[eeps] EEP XXX: Pattern-test operator

Richard O'Keefe <>
Mon Apr 16 06:06:51 CEST 2012


On 16/04/2012, at 1:05 PM, Michael Truog wrote:
> So you believe that pattern matching in guards requires binding local variables to be useful, right?

No, I just believe that it makes them *more* useful.

>  You do not seem to be concerned about this change causing guards to create side-effects, where they previously where unable to do so.

Come off it!  To start with, binding a variable is not a side effect.
But consider: apart from 'if', guards are not found on their own, but
has one part of a Pattern when Guard combination.  If the Pattern part
can bind variables, what is so evil about the Guard part doing so?

>  Are we just not aware or recognizing any potential negative aspects of binding variables within guard statements, or do we just accept them as a necessary evil?

I don't know who "we" are here.  I can imagine no negative aspects of binding variables
within guards that are not also negative aspects of binding variables within patterns.

Erlang was strongly influenced by Strand 88 which owed a fair bit to Parlog.
In Parlog, a clause has the form

	H := G1, ..., Gm : Body.

where ":" is the "commit" operator, and is left out if m = 0, the Gi being
the guards., and a Body is
	- Body1 , Body2  "parallel AND"
	- Body1 & Body2  "sequental AND"
	- a call
Parlog guards are rather more general than Erlang guards, and it was
implementation experience with nested layers of processes that suggested
the simplified "flat" guards found in GHC, FCP, and Erlang.  But in all
the concurrent logic programming languages, including GHC, FCP, and Parlog,
guards may include pattern-matches that bind variables.

I never heard of any negative consequences of _that_.

> To me, the idea of guard statements binding variables seems to contradict both the purpose/name "guard" since it is guarding state, and binding a variable within the guard statement would be allowing the state to leak out.

There are no guard statements, only guard tests.  And pattern matching is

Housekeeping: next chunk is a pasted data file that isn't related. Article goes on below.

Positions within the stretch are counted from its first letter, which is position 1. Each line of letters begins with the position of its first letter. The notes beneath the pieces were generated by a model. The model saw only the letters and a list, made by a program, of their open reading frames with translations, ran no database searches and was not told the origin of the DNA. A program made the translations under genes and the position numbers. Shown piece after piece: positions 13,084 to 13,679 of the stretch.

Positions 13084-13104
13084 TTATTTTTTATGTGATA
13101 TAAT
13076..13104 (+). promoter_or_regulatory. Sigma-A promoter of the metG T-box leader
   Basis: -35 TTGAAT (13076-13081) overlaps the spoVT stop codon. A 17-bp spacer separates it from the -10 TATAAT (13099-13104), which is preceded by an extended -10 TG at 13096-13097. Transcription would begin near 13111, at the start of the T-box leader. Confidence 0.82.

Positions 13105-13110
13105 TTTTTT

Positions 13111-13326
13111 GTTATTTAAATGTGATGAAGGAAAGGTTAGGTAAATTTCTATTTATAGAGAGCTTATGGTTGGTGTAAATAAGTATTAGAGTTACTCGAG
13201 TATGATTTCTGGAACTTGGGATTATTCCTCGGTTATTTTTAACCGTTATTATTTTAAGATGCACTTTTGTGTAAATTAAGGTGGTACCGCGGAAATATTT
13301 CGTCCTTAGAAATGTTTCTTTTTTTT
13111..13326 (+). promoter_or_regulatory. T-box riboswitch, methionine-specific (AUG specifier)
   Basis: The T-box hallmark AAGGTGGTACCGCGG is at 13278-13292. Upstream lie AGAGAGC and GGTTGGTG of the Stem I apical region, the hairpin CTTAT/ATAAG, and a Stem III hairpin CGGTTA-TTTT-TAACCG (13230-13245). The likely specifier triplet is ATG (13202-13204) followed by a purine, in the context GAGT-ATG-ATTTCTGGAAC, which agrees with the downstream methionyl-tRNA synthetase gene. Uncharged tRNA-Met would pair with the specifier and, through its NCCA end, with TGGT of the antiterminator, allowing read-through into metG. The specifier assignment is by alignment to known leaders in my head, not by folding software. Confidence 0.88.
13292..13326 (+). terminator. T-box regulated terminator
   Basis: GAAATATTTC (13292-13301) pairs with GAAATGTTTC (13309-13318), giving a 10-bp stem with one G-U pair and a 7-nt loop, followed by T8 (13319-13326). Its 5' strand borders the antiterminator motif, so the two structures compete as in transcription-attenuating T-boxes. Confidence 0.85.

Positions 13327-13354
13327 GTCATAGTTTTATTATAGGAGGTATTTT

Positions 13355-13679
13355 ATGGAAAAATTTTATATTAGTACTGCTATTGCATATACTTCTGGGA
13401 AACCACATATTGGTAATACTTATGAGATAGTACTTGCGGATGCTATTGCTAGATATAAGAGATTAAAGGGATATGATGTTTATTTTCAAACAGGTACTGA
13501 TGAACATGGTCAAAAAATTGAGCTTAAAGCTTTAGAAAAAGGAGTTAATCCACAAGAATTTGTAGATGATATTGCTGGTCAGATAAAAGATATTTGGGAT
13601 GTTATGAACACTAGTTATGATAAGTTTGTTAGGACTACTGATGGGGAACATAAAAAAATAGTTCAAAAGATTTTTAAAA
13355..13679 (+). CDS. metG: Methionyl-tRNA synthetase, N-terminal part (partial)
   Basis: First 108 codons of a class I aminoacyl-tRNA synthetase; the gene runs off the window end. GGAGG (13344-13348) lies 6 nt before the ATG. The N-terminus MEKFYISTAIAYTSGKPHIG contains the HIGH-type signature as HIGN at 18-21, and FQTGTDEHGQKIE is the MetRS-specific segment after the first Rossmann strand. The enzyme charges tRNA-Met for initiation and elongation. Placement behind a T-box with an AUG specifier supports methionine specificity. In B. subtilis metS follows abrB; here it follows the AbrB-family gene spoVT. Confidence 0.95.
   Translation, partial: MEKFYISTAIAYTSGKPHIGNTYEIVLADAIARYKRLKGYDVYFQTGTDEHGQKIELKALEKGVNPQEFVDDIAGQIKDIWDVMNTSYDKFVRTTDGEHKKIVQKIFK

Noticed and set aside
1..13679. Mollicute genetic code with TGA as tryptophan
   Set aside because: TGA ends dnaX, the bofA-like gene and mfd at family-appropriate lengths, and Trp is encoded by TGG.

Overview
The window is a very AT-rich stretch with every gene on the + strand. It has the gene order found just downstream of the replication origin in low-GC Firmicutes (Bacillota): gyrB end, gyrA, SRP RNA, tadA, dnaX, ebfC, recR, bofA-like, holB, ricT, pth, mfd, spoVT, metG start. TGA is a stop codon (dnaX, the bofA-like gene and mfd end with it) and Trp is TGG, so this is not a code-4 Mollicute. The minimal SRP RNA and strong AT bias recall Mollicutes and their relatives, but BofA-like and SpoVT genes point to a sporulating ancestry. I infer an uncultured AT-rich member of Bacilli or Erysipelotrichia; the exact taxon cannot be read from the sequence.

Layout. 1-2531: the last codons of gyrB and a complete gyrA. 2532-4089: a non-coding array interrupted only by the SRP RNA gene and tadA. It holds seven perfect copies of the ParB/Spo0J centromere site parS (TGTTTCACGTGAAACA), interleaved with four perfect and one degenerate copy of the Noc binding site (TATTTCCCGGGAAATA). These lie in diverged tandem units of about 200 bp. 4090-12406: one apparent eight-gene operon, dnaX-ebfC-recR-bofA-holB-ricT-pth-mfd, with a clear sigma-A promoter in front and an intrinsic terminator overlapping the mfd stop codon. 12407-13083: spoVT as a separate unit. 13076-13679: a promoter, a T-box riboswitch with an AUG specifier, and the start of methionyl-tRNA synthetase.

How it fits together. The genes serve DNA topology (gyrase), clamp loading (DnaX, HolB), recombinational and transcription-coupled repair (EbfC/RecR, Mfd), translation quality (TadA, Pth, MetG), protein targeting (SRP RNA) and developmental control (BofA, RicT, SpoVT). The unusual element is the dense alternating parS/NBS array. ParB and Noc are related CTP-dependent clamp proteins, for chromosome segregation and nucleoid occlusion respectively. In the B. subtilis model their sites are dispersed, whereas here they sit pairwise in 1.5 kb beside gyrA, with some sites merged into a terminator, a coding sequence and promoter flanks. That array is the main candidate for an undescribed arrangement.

a perfectly good test.  Consider two clauses:

	f(X = Y) when true -> g(X).

	f(Y) when X = Y -> g(X).

How does the second clause "leak" any "state" that the first one doesn't?

For that matter, these days Haskell has "pattern guards":

	<clause head> | <pattern> <- <expr>{, ...} = <expr>

See http://www.haskell.org/haskellwiki/Pattern_guard

Nobody in the Haskell community thinks of this as "leaking" any kind of "state",
and Haskell is notably purer than Erlang...
> 
> I don't want to push this point if it isn't regarded as a problem, but I just wanted to understand how you see it.

Here's how I see it:
(1) The concurrent programming languages preceding Erlang allowed
    pattern matches in guards, using "=".  There were no conceptual
    difficulties with this.
(2) I have never seen any explanation of why Erlang didn't.
(3) It is technically possible to rewrite Erlang clauses with
    pattern matching to ones without, at a great loss of clarity.

	f(Args) when T1, P = E, T2 -> Body
    =>
	f(Args) when T1 -> try E of P when T2 -> Body
			   catch _ -> rest_f(Args) end;
	f(Args) -> rest_f(Args).

	f'(Args, P) when T2 -> Body;
	f'(Args, _) -> rest_f(Args).

    I hope that gives you the idea.  No "state" can be "leaked" by
    pattern guards that cannot be "leaked" in this way.
(4) Pattern guards in Haskell don't seem to cause any problems.



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